PAYGO Budget Bombshell for Utah Defused by Tax Bill Success

There is plenty of public land in Utah and, at 965,489 acres times $2.05 in 2017, there is a precedent that Sevier County officials are counting on from the U.S. Department of the Interior. As with last year, they plan to fund some of their government operations thanks to Payment in Lieu of Taxes, or PILT, funds represented in that formula. PILT monies are the portion of the budget our federal government specifically sets aside for communities with lower than usual property and extraction tax dollars resulting from large amounts of land owned (and, therefore untaxable) by the federal government as “public land.”

Sevier County officials have placed $1.9M of PILT revenue into their 2018, approved and adopted budget earlier in December and presently, the odds are good for the appropriation. Many of Utah’s 29 counties do exactly the same thing. If Sevier succeeds in obtaining their $2.05/acre PILT allotment, that will put them just behind heavily populated Utah County (Provo, Orem area) which obtained $2.60/acre and Sanpete County (Fairview, Manti) at $2.56/acre in 2017. The largest PILT payment in Utah last year went to Tooele County which received $3,573,253 at only $1.73/acre. All of these are above the average among all 29 of Utah’s counties of $1.119. The lowest per acre payment went to San Juan County in the four corners area at $0.53 but represented number eight on the total payment of $1,620,077 last year. In New Mexico, the payment totals average $1.72/acre.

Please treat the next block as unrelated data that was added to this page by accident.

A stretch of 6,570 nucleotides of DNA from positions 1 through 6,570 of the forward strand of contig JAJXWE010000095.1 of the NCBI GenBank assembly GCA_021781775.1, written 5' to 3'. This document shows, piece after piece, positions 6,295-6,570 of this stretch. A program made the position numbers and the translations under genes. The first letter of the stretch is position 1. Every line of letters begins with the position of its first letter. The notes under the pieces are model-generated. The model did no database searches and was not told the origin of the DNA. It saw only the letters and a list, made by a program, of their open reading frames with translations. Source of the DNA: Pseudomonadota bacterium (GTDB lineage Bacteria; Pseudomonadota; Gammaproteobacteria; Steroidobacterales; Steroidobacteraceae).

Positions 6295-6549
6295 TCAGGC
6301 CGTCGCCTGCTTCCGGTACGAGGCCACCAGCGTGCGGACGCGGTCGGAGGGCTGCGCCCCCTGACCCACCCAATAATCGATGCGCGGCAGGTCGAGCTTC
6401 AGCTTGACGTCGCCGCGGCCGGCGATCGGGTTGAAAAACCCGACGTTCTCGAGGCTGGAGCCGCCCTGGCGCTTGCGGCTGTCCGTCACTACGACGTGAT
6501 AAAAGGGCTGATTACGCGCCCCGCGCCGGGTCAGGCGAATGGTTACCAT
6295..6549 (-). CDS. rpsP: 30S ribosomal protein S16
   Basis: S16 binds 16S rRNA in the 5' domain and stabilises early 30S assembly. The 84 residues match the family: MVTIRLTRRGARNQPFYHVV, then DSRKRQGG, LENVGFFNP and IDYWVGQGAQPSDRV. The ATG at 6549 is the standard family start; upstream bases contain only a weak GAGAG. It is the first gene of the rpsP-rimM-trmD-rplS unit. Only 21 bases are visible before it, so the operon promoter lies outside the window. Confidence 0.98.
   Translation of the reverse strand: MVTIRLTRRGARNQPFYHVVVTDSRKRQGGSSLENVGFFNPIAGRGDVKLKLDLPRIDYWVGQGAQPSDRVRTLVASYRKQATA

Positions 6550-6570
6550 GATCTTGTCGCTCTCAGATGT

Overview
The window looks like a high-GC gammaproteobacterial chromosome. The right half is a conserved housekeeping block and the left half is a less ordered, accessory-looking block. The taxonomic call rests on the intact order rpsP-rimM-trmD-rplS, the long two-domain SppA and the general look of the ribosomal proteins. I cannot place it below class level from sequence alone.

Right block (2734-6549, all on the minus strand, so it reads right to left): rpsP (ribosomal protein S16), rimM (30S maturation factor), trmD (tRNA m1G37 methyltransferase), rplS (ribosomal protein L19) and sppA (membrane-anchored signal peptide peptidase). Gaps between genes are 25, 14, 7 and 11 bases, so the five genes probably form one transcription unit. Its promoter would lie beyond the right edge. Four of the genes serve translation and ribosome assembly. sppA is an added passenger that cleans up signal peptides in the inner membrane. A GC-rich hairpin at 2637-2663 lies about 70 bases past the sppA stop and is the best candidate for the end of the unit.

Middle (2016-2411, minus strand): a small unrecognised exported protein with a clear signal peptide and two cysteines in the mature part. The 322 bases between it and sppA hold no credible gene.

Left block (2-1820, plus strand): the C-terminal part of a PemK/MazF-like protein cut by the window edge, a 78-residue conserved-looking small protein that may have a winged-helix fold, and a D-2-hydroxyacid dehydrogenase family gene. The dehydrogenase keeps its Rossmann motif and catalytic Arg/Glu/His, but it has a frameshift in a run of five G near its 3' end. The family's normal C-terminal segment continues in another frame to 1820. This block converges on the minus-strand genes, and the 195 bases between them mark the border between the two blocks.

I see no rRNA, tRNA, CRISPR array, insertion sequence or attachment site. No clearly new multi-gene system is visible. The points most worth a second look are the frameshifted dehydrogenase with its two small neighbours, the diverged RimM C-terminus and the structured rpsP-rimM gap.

Prior to the passage of the Tax Cut and Jobs Bill revision of December, 2017 (ref: Division D, Sec 4000) celebrated by a Republican controlled congress, state and local authorities were anxious about how prior statutes such as the (2010) “Pay As You Go” provisions could have held up their access to federal monies. The programs involved include the Children’s Health Insurance Program (CHIP), PILT, and federal programs administered through the Agriculture and Interior departments where rural areas are particularly sensitive.

The PAYGO statute, waived for the seventeenth time since it was passed as a first-step toward a responsible government spending and perhaps (in the long run a balanced budget effort), was treated as a given by the Utah Senators that Utah Political Capitol contacted prior to the tax bill’s passing. Referring to the deficit’s long-term impact of their much-ballyhooed bill, “If you spend a trillion and a half dollars, you have a lot of money to spread around,” said the New York Times’ David Brooks during an appearance on PBS’ Newshour Friday.

Utah politicians have been especially supportive of the Trump administration, allowing for the kind of confidence displayed by almost all of rural America. However, without PAYGO in place, there is no guarantee that programs such as PILT or CHIP will survive the next round of federal budgeting, something that could throw the budgets of western rural counties such as Sevier into chaos as they scramble to find funds for even the most basic of civic services.

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